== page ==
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A Look At S.F.’s Tallest Towers (At Least Until Saleforce Tower Is Fully Constructed)

With Salesforce Tower to reach 1,070 feet and several towers coming to the Transbay Terminal to rise over 800 feet, a new set of giants is coming to town. Before these towers take top prize for the city's tallest buildings, we looked at San Francisco’s current tall towers and what makes them a special part of the city.

Transamerica Pyramid

The Transamerica Pyramid In San Francisco

Height: 853 feet
Year Built: 1972
Use: Office
Owner: Transamerica
Architects: William Periera & Associates

When Transamerica proposed its new headquarters, it faced significant public pushback, with many saying this oddly shaped building doesn’t fit in San Francisco. The building’s original plans were for a 1,000-foot tower with 500k SF of office. When Transamerica scaled back its plans to 853 feet capped with a 212-foot spire, the city approved the project. For two years after its construction, the Transamerica Pyramid was the tallest tower west of the Mississippi. Until Salesforce Tower, it has long held the title of Northern California’s tallest tower.

The building boasts a large conference room on the 48th floor with 365-degree views of the city below. The structure was built with concrete, glass and steel, and many of its windows rotate 365 degrees for easy cleaning. The Transamerica Pyramid took the Loma Prieta earthquake like a champ—swaying back and forth for over a minute, but sustaining no damage. Transamerica Pyramid received LEED Platinum certification last year.

555 California St


Year Built: 1969
Height: 779 feet
Use: Office
Owned By: Vornado
Architects: Wurster, Bernardi & Emmons; Skidmore Owings & Merrill; Pietro Belluschi

Prior to the Transamerica Pyramid, the former Bank of America Center was the tallest tower west of the Mississippi. The office was a challenge to design. On top of seismic requirements, the building’s column-free open floor plans (at the time a rarity) required significant floor strength. Structural engineer HJ Brunnier came up with the solution of a welded-moment resisting rigid steel frame along with welded box columns and three-foot-deep girders welded into the columns for maximum strength, according to the Pacific Coast Architecture Database.

Bank of America owned the tower until 1985, when it sold the building for a staggering $660M to Walter Shorenstein, representing the largest office transaction at that time, according to PCAD. Ownership changed a few more times until Vornado bought a 70% share from a Hong Kong investment firm in 2007 for a whopping $1.8B.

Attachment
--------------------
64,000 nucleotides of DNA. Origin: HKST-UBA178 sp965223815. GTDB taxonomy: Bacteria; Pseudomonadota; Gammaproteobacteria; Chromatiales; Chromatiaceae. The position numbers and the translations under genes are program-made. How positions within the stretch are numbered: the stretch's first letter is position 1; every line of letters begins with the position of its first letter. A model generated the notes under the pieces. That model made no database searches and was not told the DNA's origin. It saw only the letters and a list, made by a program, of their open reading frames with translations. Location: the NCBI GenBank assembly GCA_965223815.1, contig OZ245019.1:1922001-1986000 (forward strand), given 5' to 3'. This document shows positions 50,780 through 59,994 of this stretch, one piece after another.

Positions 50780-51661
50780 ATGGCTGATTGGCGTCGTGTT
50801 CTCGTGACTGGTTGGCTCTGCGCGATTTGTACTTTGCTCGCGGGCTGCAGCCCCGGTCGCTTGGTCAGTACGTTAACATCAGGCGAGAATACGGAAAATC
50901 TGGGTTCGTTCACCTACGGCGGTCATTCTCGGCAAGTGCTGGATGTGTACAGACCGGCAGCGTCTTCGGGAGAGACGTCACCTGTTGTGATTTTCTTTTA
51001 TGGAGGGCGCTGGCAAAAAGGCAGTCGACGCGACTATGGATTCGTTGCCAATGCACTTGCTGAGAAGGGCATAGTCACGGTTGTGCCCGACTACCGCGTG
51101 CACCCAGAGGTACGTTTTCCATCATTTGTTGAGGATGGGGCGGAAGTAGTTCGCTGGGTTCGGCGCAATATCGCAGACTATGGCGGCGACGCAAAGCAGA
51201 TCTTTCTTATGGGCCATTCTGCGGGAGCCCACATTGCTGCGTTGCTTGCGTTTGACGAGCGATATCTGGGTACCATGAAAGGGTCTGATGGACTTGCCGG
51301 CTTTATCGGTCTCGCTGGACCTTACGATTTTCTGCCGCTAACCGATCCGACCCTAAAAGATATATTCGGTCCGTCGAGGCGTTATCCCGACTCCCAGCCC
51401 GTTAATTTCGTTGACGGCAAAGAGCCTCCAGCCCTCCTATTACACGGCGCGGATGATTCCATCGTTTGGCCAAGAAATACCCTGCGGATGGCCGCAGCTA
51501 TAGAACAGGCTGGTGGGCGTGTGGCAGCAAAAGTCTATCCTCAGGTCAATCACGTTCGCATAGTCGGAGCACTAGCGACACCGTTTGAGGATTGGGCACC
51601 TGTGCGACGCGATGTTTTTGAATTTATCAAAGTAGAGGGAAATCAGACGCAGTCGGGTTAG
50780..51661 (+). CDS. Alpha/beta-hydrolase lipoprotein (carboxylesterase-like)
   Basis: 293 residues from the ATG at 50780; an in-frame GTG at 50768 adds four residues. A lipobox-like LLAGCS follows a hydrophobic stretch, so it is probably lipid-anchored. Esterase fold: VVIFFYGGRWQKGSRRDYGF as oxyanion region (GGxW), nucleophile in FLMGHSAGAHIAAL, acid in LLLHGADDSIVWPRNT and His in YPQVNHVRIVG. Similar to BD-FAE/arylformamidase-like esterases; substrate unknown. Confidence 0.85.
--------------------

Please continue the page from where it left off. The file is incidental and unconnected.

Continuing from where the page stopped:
Fun fact: President-elect Donald Trump owns 30% of the building through a limited partnership, reports SF Gate.

345 California St


Year Built: 1986
Height: 695 feet
Use: Office and 11-story hotel
Owned By: Metropolis Investment Holdings
Architects: Skidmore, Owings & Merrill

345 California Center was originally planned to be 98 feet taller and topped with condos, but height restrictions squashed the developer’s original plans. Loews Regency bought the 11-story hotel from Mandarin Oriental last year. The hotel includes 5k SF of meeting space, an 8k SF spa and fitness center, and views of the Bay.

Millennium Tower

Millennium Tower in San Francisco

Year Built: 2009
Height: 645 feet
Use: Residential
Owned By: Millennium Partners
Architects: Glenn Rescalvo and Handel Architects

Millennium Partners’ $350M Millennium Tower is currently the tallest residential tower west of the Mississippi, according to the San Francisco Business Times. Because of the tower’s height, several innovations and technologies were used. The concrete-reinforced structure used W-sec steel link beams to create the shearwall core coupling beams. The building also incorporates a tie system of welded grid reinforcement (aka Baugrid), reducing the volume of rebar and eliminating all hooks.

Despite the tower’s unique engineering innovations, the tower has been plagued with controversy over the last year. It has been sinking and tilting and has already sunk 16 inches and is leaning two inches. Recent satellite data confirmed the tower and several other Bay Area sites (including some around Pleasanton) are sinking. The tower was built into the Colma Foundation of dense sand, which many have partially blamed for the tower’s problems.

One Rincon Hill South Tower


Year Built: 2008
Height: 641 feet
Use: Residential
Owned By: Principal Green Property Fund
Architects: Solomon Cordwell Buenz

One Rincon Hill South at 425 1st St is considered one of the most successful pre-sale buildings with 90% of its 376 condos and 14 townhomes reserved two weeks before the sales office opened in 2006, reports the San Francisco Business Times. Reservations were later canceled when the stock market crashed in 2008; since the market’s recovery the building houses over 650 residents.

The building features super-fast elevators rocketing from the ground floor to the 61st floor in 26 seconds. One Rincon Hill is built to withstand a massive earthquake and gale-force winds and even has two 100,000-gallon water tanks to help counter the building swaying in high winds. The building is not without controversy and many complained about the original design (which included a clock tower) as well as the high price and how it blocked others' views of the bay.

Principal Real Estate Investors and Urban Pacific Investors built One Rincon Hill Phase 2 in 2014, a 52-story tower with 299 units.